Profile of an IoT processor for the industrial and consumer markets


 If there’s a single major stumbling block that is hindering the IoT take-off at the larger industrial scale, it’s security.


The intersection of data with intelligent machines is creating new possibilities in industrial automation, and this new frontier is now being increasingly known as the Industrial Internet of Things (IIoT). However, if there is a single major stumbling block that is hindering the IoT take-off at the larger industrial scale, it’s security.

It’s imperative to have reliable data in the industrial automation environment, and here, the additional security layers in the IoT hardware often lead to compromises in performance. Then, there is counterfeiting of products and application software, which is becoming a growing concern in the rapidly expanding IoT market.

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Atmel’s answer to security concerns in the IIoT infrastructure: a microprocessor (MPU) that can deliver the security while maintaining the level of performance that Internet-connected systems require. The company’s Cortex A5 chip — the Atmel | SMART SAMA5D4 — securely stores and transfers data, as well as safeguards software assets to prevent cloning of IoT applications.

The SAMA5D4 series of MPUs enables on-the-fly encryption and decryption of software code from the external DRAM. Moreover, it boasts security features such as secure boot, tamper detection pins and safe erasure of security-critical data. The A5D4 processor also incorporates ARM’s system-wide security approach, TrustZone, which is used to secure peripherals such as memory and crypto blocks. TrustZone —comprising of security extensions that can be implemented in a number of ARM cores — is tightly integrated into ARM’s Cortex-A processors. It runs the processor in two different modes: First, a secure environment executes critical security and safety software, and secondly, a normal environment runs the rich OS software applications such as Linux. This lets embedded designers isolate critical software from OS software.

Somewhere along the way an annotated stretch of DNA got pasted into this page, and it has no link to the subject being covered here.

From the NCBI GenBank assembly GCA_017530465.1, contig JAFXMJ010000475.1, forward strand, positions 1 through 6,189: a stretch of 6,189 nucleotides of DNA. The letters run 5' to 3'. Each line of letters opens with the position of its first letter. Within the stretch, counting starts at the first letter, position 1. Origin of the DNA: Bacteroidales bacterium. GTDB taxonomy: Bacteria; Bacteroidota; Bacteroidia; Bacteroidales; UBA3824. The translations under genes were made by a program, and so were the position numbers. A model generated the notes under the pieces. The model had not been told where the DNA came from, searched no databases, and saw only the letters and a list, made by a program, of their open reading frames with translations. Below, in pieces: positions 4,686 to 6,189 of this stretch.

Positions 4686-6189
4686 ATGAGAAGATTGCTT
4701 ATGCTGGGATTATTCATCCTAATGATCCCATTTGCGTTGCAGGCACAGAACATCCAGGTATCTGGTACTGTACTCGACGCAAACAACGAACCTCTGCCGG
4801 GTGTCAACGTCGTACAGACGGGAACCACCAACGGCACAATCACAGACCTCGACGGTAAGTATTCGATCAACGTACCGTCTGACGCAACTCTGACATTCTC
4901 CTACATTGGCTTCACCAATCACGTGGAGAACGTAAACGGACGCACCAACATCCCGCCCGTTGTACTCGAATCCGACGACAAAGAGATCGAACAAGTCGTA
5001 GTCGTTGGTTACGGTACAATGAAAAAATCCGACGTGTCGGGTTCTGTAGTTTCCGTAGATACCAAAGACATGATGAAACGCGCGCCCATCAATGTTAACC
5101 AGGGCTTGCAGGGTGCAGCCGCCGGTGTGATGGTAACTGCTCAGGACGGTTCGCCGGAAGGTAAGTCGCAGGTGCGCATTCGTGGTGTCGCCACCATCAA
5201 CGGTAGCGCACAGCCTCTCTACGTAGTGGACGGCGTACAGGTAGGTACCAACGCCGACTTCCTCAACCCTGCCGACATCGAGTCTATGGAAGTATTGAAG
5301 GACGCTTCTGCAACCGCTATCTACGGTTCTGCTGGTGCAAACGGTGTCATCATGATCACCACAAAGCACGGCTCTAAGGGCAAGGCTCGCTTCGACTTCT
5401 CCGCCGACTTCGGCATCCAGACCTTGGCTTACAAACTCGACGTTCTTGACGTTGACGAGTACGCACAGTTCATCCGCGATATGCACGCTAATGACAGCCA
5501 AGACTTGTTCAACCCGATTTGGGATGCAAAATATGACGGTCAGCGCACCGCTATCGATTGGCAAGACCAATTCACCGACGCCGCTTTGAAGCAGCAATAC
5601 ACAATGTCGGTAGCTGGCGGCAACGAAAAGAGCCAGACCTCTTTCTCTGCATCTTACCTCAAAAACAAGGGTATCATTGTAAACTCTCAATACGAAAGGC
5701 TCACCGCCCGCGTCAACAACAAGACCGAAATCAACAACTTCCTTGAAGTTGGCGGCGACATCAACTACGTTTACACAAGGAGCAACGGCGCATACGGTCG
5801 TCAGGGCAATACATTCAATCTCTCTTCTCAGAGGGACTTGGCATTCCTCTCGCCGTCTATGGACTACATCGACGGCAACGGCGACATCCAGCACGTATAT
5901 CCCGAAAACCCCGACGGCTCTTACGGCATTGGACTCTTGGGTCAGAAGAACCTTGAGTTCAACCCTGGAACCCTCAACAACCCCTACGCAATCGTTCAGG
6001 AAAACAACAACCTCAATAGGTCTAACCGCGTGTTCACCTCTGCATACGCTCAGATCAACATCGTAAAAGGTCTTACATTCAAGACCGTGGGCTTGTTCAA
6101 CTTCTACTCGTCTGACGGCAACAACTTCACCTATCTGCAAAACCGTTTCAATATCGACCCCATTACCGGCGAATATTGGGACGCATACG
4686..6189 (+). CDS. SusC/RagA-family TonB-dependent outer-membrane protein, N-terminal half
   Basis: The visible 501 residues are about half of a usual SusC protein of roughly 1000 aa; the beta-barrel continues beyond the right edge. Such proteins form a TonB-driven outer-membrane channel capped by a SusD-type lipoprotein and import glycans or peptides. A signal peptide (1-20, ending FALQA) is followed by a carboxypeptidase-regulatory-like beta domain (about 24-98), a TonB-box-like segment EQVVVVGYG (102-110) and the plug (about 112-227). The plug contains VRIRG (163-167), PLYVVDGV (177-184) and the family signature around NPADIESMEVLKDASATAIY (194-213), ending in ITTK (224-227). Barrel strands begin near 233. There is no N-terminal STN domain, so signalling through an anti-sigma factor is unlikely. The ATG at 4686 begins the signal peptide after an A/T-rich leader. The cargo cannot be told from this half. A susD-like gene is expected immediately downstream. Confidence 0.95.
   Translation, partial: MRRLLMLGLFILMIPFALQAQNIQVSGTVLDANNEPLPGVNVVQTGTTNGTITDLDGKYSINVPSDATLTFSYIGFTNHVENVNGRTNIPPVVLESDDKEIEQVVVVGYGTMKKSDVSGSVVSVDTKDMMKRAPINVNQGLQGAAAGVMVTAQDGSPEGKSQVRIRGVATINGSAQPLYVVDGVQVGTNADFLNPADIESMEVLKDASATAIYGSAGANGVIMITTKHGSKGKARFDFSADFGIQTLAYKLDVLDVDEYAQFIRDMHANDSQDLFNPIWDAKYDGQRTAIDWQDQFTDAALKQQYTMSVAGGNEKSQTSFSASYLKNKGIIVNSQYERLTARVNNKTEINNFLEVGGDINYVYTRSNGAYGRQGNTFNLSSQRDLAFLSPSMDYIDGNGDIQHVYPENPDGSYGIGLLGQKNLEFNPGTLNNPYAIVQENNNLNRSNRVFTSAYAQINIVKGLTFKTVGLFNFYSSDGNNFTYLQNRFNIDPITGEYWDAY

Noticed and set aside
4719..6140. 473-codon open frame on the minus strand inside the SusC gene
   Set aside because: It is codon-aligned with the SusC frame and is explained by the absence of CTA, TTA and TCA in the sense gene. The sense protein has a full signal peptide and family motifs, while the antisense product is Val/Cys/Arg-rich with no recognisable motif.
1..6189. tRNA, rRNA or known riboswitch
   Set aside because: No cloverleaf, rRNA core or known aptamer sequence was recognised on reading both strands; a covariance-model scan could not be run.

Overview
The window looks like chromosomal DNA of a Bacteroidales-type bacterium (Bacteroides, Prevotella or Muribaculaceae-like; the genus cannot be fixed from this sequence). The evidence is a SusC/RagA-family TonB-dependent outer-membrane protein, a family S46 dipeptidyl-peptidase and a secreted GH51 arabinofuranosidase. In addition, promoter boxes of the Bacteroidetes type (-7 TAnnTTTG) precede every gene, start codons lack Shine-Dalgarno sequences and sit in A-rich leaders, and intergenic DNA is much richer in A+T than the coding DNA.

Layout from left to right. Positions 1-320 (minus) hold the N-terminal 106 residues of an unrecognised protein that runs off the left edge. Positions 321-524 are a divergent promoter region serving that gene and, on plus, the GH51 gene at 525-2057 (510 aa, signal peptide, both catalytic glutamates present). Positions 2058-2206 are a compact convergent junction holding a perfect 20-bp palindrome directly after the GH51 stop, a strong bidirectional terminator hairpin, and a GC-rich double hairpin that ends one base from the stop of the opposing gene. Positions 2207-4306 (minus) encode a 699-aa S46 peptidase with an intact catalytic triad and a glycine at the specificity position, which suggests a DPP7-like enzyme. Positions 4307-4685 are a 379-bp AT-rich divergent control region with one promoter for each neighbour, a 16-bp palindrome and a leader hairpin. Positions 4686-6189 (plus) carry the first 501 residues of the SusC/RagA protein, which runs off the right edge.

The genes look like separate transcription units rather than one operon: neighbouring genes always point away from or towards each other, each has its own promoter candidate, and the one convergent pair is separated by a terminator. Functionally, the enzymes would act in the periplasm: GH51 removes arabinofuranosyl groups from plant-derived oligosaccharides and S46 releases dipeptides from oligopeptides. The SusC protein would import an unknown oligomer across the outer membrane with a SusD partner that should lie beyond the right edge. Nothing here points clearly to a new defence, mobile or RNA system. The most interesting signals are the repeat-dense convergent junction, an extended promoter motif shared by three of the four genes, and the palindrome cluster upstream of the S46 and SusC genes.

The system approach allows control access to CPU, memories, DMA and peripherals with programmable secure regions. That, in turn, ensures that on-chip parts like CPU and off-chip parts like peripherals are protected from software attacks.

Trust

Performance Uplift

The Atmel SMART | SAMA5D4 processor is based on the Cortex-A5, the smallest and simplest of the Cortex-A series cores that support the 32-bit ARMv7 instruction set. It’s targeted at applications requiring high-precision computing and fast signal processing — that includes industrial and consumer applications such as control panels, communication gateways and imaging terminals.

The use cases for SAMA5D4 span from kiosks, vending machines and barcode scanners, to smart grid, communications gateways and control panels for security, home automation, thermostats, etc. Atmel’s MPU features peripherals for connectivity and user interface applications. For instance, it offers a TFT LCD controller for human-machine interface (HMI) and control panel applications and a dual Ethernet MAC for networking and gateway solutions.

Apart from providing high-grade security, SAMA5D4 adds two other crucial features to address the limitations of its predecessor, SAMA5D3 processor. First, it uplifts performance through ARM’s NEON DSP engine and 128kB L2 cache. The NEON DSP with 128-bit single instruction, multiple data (SIMD) architecture accelerates signal processing for more effective handling of multimedia and graphics. Likewise, L2 cache enhances data processing capability for imaging applications.

The second prominent feature of the SAMA5D4 is video playback that boasts 720p resolution hardware video decoder with post-image processing capability. Atmel’s embedded processor offers video playback for H.264, VP8 and MPEG4 formats at 30fps.

A Quick Overview of the SAMA5D4

The SAMA5D4 processor, which got a 14 percent performance boost from its predecessor MPU, increasing operating speed to 528 MHz, is a testament of the changing microprocessor market in the IoT arena. Atmel’s microprocessor for IoT markets delivers 840 DMIPS that can facilitate imaging-centric applications hungry for processing power. Aside from that, the SAMA5D4 is equipped with a 32-bit wide DDR controller running up to 176 MHz, which can deliver up to 1408MB/s of bandwidth. That’s a critical element for high-speed peripherals common in the industrial environments where microprocessors are required to process large amounts of data.

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Finally, the SAMA5D4 is configurable in either a 16- or 32-bit bus interface allowing developers a trade-off between performance and memory cost. There are four distinct chips in the SAMA5D4 family: SAMA5D41 (16-bit DDR), SAMA5D42 (32-bit DDR), SAMA5D43 (16-bit DDR along with H.264 video decoder)and SAMA5D44 (32-bit DDR along with H.264 video decoder).

The SoC-specific hardware security and embedded vision capabilities are a stark reminder of specific requirements of different facets of IoT, in this case, industrial and consumers markets. And Atmel’s specific focus on security and rich media just shows how the semiconductor industry is getting around the key IoT stumbling blocks.


Majeed Ahmad is the author of books Smartphone: Mobile Revolution at the Crossroads of Communications, Computing and Consumer Electronics and The Next Web of 50 Billion Devices: Mobile Internet’s Past, Present and Future.

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